That surrounds you
That part of you
That I know
Somewhere deep inside
Remembers that you are
That part of you that shines
(copyright 15 May 2018, C. Alicia Randolph)
This past Sunday, the second Sunday in Lent, as we were examining the words of Jesus in the Gospel of Mark, telling us to take up our crosses and follow him, I preached about how over and over again, we are called to listen—to listen carefully to what Jesus is saying to us. When Jesus asks us to take up our crosses and follow him, he is telling us that following him is not always easy, that sometimes, the path that leads to suffering, rejection, and death. Jesus wanted the disciples and us to know what we are agreeing to when we say: I have decided to follow Jesus!
The Gospel story also reveals to us that following Jesus leads to Light and life, astonishing, unconditional, abundant life. Listening to Jesus’ words, reading his words, pondering his words, over and over again keeps our eyes turning upon Jesus and reminds us that we too are part of the Light of the World and that the Light of the World, shining through us—our words, our actions, our compassion, our longings, our hope, our lives—brings color and hope and compassion and love to the world too, like the light that shines through stained-glass. Jesus spoke about this in the Sermon on the Mount:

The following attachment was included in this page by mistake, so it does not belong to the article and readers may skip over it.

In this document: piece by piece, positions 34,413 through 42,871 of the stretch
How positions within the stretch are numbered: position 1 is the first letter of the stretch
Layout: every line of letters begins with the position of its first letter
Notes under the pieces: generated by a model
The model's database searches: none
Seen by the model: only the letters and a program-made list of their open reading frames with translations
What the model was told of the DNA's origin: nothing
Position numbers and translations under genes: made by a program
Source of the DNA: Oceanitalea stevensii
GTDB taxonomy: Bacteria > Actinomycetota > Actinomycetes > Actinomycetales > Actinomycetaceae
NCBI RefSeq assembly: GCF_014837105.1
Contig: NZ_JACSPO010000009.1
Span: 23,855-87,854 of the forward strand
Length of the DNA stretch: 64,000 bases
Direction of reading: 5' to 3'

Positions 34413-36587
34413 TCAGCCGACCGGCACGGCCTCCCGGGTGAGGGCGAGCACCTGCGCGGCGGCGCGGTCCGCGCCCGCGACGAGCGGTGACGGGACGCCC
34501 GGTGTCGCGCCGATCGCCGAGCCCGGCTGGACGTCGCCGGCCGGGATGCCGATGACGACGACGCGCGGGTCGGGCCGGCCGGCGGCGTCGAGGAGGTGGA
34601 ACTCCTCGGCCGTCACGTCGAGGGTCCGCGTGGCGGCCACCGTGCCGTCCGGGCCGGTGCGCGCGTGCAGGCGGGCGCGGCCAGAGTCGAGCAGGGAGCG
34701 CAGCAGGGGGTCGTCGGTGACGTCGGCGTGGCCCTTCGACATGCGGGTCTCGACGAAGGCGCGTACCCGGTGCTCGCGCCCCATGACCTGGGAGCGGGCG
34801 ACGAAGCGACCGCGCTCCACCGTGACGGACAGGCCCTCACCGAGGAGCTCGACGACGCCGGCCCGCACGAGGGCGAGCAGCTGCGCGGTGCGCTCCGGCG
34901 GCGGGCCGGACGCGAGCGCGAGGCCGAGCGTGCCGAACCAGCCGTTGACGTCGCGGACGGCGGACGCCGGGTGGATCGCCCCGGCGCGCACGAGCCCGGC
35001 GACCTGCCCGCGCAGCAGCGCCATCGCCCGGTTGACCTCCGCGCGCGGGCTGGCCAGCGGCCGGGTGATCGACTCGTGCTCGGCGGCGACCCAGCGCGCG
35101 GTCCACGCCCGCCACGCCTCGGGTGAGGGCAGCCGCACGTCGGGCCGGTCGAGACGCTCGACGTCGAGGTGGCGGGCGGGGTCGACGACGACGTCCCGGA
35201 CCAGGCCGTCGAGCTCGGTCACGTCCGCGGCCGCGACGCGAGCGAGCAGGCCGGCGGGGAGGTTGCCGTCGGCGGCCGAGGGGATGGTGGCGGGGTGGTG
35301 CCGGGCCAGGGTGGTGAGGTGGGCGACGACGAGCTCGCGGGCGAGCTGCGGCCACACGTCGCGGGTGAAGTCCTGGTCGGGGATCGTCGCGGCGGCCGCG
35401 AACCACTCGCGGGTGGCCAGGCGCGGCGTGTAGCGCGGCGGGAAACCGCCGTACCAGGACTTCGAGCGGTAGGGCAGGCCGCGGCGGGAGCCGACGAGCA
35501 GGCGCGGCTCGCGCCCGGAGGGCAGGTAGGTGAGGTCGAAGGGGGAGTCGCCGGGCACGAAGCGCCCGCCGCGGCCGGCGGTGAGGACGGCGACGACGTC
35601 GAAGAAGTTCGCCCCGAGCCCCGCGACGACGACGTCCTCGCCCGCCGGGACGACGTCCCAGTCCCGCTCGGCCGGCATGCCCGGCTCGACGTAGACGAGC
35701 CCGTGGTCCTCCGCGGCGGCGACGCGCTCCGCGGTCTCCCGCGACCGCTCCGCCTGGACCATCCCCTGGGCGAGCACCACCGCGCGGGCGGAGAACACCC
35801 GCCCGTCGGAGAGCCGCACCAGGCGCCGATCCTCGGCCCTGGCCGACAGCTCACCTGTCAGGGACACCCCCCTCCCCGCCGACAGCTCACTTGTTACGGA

“You are the light of the world. A city built on a hill cannot be hid. 15 No one after lighting a lamp puts it under the bushel basket, but on the lampstand, and it gives light to all in the house. 16 In the same way, let your light shine before others, so that they may see your good works and give glory to your Father in heaven.” (Matthew 5:14-16 nrsv)
You are the light of the world. I am the light of the world. We are the light of the world, joining with the Light of the World that shines in the darkness!
May it be so.
Soli Deo Gloria!